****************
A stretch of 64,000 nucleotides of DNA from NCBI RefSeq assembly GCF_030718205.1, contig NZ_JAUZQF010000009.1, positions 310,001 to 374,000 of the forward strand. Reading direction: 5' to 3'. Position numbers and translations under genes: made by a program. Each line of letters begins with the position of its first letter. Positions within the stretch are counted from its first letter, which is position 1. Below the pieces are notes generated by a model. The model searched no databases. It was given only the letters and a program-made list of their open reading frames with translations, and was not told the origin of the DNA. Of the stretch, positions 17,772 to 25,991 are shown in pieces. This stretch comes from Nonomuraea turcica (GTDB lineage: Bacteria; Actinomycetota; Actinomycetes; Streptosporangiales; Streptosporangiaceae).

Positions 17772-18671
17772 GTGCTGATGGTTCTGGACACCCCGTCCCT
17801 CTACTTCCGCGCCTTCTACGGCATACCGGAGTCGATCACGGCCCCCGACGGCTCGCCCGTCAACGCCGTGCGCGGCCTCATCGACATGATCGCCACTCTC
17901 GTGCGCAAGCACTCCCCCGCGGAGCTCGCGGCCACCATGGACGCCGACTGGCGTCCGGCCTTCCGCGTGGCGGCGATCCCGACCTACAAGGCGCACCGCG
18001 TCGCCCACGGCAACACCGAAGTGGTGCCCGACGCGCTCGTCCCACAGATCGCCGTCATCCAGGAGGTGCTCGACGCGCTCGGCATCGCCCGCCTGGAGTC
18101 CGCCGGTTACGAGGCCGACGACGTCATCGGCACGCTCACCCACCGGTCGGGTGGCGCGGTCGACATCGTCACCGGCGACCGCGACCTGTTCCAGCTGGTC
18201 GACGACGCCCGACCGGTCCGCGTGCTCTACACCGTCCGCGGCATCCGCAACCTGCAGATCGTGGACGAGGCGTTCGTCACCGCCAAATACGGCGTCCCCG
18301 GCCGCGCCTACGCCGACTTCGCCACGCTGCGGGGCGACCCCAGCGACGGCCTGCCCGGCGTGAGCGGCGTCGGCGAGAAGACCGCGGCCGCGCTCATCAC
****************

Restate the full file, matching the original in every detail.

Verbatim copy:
A stretch of 64,000 nucleotides of DNA from NCBI RefSeq assembly GCF_030718205.1, contig NZ_JAUZQF010000009.1, positions 310,001 to 374,000 of the forward strand. Reading direction: 5' to 3'. Position numbers and translations under genes: made by a program. Each line of letters begins with the position of its first letter. Positions within the stretch are counted from its first letter, which is position 1. Below the pieces are notes generated by a model. The model searched no databases. It was given only the letters and a program-made list of their open reading frames with translations, and was not told the origin of the DNA. Of the stretch, positions 17,772 to 25,991 are shown in pieces. This stretch comes from Nonomuraea turcica (GTDB lineage: Bacteria; Actinomycetota; Actinomycetes; Streptosporangiales; Streptosporangiaceae).

Positions 17772-18671
17772 GTGCTGATGGTTCTGGACACCCCGTCCCT
17801 CTACTTCCGCGCCTTCTACGGCATACCGGAGTCGATCACGGCCCCCGACGGCTCGCCCGTCAACGCCGTGCGCGGCCTCATCGACATGATCGCCACTCTC
17901 GTGCGCAAGCACTCCCCCGCGGAGCTCGCGGCCACCATGGACGCCGACTGGCGTCCGGCCTTCCGCGTGGCGGCGATCCCGACCTACAAGGCGCACCGCG
18001 TCGCCCACGGCAACACCGAAGTGGTGCCCGACGCGCTCGTCCCACAGATCGCCGTCATCCAGGAGGTGCTCGACGCGCTCGGCATCGCCCGCCTGGAGTC
18101 CGCCGGTTACGAGGCCGACGACGTCATCGGCACGCTCACCCACCGGTCGGGTGGCGCGGTCGACATCGTCACCGGCGACCGCGACCTGTTCCAGCTGGTC
18201 GACGACGCCCGACCGGTCCGCGTGCTCTACACCGTCCGCGGCATCCGCAACCTGCAGATCGTGGACGAGGCGTTCGTCACCGCCAAATACGGCGTCCCCG
18301 GCCGCGCCTACGCCGACTTCGCCACGCTGCGGGGCGACCCCAGCGACGGCCTGCCCGGCGTGAGCGGCGTCGGCGAGAAGACCGCGGCCGCGCTCATCAC